Inside The Mind of a Writer: Real Life Experiences That Shaped My Art
I wasn’t one of those urban gay men that knew legions of buddies who died of a disease that ironically disfigured men so obsessed with their looks and physical being. But I do remember Bobbie Rosenberg who lived on the Upper East Side in an old walk-up, a relic of the turn-of the-last-century days when immigrants crowded what were then considered tenements. It was the tale end of the seventies, ad we had met at Uncle Charlie’s, a local bar, played around one night, then morphed into Saturday night bar hopping buddies. While I watched the clock, and wondered what the traffic would be like in the Lincoln Tunnel since I was still living at home at the time in Jersey, Bobbie, moonfaced, stoop-shouldered Bobbie, knew exactly what to do to get a man to come back with him.
I was fucken jealous and rationalized that the guys were so horny they’d fuck their cat by that point.
Bobbie also had the not-so-coveted knack of contracting the Disease of the Month which didn’t bother him at all; in fact, he’d often brag to me about what exotica he had caught getting fucked. Amoebas were my favorite.
December 31, 1979, Bobbie hosted a New Year’s Eve Party in his tiny apartment and invited George and I. I remember watching Dave Clark who had that gay icon group, “The Village People” on. They sang some song extolling the upcoming new decade and the buzz among us gay guys was that the ‘80’s were to be OUR time. Had we known what was ahead, we would have dumped our poppers down the toilet and joined a seminary. Looking back, though I know it wasn’t true, AIDS seemed like some Biblical retribution for the Sodom and Gomorrah ‘70’s.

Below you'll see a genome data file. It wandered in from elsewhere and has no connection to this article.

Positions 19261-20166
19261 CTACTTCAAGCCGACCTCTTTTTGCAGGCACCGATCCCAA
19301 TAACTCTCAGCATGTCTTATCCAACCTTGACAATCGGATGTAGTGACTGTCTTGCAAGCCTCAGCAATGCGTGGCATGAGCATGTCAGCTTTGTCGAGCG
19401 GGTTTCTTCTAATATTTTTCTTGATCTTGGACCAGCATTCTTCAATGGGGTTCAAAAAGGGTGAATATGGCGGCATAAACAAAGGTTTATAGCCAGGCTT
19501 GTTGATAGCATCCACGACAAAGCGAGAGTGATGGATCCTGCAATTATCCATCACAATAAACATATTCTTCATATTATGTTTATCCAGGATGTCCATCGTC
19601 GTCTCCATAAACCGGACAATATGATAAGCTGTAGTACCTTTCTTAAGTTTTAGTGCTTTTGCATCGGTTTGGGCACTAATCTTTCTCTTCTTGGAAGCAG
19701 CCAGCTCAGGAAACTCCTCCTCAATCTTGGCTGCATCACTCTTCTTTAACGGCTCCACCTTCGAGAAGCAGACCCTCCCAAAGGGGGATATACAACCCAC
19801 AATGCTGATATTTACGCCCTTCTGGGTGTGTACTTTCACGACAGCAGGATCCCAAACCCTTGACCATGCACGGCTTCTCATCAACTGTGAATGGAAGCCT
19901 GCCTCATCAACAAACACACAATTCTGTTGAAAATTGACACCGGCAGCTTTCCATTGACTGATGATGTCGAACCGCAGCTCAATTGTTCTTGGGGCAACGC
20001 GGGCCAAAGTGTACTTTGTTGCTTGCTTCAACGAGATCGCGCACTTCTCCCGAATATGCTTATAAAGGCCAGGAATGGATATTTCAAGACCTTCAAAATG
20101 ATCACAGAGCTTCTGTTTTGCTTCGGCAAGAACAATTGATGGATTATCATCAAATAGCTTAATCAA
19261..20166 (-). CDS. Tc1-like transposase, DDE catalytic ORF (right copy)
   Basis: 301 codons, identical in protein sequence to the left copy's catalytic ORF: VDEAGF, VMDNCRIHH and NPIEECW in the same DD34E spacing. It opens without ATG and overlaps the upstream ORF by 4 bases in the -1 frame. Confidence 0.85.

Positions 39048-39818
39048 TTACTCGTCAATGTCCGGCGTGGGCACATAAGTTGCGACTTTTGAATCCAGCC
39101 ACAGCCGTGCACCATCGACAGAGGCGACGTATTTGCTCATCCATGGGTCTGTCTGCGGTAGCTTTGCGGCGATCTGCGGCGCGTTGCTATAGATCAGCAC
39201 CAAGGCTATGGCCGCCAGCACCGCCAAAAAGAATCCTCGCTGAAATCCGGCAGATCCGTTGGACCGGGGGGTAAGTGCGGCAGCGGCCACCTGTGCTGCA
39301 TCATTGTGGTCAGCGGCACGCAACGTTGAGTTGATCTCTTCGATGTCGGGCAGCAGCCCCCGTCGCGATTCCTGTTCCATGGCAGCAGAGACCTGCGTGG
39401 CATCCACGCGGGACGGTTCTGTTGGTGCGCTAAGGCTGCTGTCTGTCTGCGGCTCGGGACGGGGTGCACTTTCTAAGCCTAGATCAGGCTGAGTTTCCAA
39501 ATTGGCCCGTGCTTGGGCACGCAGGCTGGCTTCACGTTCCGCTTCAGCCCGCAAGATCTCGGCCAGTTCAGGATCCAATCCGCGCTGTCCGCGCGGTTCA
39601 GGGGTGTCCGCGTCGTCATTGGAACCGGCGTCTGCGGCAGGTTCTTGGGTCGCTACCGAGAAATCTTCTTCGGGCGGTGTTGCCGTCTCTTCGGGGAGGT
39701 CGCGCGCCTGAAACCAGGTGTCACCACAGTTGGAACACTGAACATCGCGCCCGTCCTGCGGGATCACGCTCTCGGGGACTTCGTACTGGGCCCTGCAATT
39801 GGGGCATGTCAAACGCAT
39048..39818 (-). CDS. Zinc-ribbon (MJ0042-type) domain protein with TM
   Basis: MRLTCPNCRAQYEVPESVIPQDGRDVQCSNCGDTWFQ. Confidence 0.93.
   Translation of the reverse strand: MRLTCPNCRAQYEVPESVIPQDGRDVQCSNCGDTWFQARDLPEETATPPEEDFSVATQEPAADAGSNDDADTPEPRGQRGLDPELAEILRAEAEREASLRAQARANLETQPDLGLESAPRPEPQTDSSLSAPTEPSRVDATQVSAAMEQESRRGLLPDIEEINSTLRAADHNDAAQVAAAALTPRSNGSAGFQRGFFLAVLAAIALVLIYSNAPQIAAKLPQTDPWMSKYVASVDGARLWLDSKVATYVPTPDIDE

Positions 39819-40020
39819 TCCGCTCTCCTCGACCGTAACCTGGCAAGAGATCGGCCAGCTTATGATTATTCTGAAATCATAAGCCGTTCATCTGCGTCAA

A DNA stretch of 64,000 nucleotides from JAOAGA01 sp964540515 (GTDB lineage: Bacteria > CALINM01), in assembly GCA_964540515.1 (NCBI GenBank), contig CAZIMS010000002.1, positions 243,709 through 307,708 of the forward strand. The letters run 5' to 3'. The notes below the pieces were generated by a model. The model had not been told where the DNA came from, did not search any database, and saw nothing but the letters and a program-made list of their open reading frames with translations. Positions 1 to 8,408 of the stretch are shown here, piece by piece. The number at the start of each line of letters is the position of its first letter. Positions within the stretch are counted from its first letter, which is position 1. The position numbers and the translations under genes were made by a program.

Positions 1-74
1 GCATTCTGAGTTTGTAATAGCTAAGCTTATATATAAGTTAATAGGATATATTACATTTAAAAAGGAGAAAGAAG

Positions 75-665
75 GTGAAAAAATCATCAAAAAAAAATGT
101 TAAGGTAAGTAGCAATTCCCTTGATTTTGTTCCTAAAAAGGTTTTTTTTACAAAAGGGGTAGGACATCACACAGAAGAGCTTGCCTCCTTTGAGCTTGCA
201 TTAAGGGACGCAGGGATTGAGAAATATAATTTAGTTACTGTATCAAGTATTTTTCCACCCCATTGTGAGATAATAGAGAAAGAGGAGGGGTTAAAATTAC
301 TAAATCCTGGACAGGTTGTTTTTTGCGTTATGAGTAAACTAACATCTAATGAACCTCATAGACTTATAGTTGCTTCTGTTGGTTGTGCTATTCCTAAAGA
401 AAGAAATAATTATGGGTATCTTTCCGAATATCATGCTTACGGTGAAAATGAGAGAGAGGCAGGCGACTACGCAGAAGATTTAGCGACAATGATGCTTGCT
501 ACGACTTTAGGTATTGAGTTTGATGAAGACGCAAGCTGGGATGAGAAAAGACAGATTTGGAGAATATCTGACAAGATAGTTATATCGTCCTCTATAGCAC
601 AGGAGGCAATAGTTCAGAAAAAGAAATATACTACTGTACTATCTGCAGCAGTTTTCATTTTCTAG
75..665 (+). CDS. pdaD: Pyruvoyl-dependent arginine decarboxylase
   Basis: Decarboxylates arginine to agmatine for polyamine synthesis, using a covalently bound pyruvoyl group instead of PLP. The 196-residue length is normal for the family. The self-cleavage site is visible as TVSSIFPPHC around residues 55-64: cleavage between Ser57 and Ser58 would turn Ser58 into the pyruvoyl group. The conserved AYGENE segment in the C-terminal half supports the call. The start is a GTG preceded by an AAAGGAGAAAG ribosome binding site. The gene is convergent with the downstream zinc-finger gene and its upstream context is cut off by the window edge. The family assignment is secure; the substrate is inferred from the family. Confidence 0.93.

I lost touch with Bobbie soon after that, and I often wondered if Bobbie had been swept away in the First Wave of the AIDS genocide that hit soon after.
A few years later on vacation in Houston’s Montrose gay ghetto, I picked up a tall, balding, non-descript looking guy with a hairy swimmers build bod and clipped mustache who was OK with oral sex. Maybe because he knew it would be easier to get. It was the mid 80’s, even ATZ wasn’t on the horizon yet, and after we played, Herb took a dozen eggs out of his frig, and separated the whites from the yolks which he then chucked down with some OJ. He was insistent that this newest craze in self-medication for AIDS was helping him. I never met him again so I’ll never know.
When I went for my first HIV test and had to wait a week for the results, I was convinced, even though I never bottomed, I would be positive and was ready to accept that reality since I was an adult male who knew exactly what he was dealing with, not some poor weepy victim, a role so many guys I’d meet took on who played with fire after 1985 when it was clear you didn’t get it from a toilet seat or a bad bottle of poppers. But each time I’ve been tested, I come up negative, and even my gay doc subscribes to the theory that some guys – maybe a very small number of us – are just immune.
Or maybe just lucky.
And you know what they say about luck.
Tuesday: Real Life Experiences That Shaped My Art – My One Month Career as a Rentboy